The answer of Abraham according to Pauline christianity is not correct. Rather it’s so wrong and meaningless! The books of Moses and the prophets have nothing to do with salvation! For Paul, the result of ministry of ink and tablets are inferior, and it leads to death only! «the result of our ministry among you. This “letter” is written not with pen and ink, but with the Spirit of the living God. It is carved not on tablets of stone, but on human hearts.»
    Remember, there’s no hint that Lazarus got saved because of Jesus’ death in the first place.

    3) The parable of the prodigal son.

    Finally, one also can note the clear difference between Pauline christianity and Luke regarding the understanding of the (resurrection).

    Paul had a very negative attitude towards the body and the law of God. No surprise that some scholars consider Paul as Gnostic.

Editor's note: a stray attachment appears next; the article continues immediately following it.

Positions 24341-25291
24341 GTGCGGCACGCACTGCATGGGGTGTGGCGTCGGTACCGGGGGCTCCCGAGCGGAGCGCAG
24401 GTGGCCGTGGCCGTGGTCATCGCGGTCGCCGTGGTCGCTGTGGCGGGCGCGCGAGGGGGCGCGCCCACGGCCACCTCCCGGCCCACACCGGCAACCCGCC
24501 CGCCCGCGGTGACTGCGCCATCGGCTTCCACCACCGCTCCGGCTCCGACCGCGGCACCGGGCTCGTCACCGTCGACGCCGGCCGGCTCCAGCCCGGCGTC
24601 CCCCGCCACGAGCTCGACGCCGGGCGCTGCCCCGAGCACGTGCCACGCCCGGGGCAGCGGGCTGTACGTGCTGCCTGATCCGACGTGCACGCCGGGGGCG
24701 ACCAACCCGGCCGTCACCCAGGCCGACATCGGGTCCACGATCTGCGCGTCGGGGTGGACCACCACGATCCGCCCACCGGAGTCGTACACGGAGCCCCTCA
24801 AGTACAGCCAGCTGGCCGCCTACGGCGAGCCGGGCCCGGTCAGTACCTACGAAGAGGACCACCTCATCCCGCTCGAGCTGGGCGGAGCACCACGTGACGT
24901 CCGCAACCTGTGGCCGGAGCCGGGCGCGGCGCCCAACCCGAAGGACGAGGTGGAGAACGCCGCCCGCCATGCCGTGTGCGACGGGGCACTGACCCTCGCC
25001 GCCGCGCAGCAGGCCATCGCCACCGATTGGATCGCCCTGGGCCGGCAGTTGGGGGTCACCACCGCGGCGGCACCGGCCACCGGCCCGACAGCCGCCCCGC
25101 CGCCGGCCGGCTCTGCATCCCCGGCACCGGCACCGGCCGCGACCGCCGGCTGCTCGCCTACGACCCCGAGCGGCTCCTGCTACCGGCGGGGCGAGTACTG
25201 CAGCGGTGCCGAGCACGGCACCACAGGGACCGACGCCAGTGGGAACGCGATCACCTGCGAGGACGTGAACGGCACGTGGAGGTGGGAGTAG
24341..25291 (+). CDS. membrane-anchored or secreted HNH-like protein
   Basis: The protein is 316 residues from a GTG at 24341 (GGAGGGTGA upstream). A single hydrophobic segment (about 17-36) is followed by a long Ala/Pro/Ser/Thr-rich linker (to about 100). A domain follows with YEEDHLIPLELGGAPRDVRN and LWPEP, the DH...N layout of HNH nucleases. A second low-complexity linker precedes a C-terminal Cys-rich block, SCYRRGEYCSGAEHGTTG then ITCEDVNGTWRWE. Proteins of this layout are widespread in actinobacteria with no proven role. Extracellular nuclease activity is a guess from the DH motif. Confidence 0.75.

Paul said “But someone may ask, “How will the dead be raised? What kind of bodies will they have?”….it is sown a natural body, it is raised a spiritual body. If there is a natural body, there is also a spiritual body
    Bear in mind that Paul said that in the context of his talk about Jesus’ resurrection.
    Also, he said “You say, “Food for the stomach and the stomach for food, and God will destroy them both …They were made for the Lord, and the Lord cares about our bodies.” By his power God raised the Lord from the dead, and he will raise us also”

    In contrast , Luke has an explicit and vivid account for Jesus’ body and his stomach.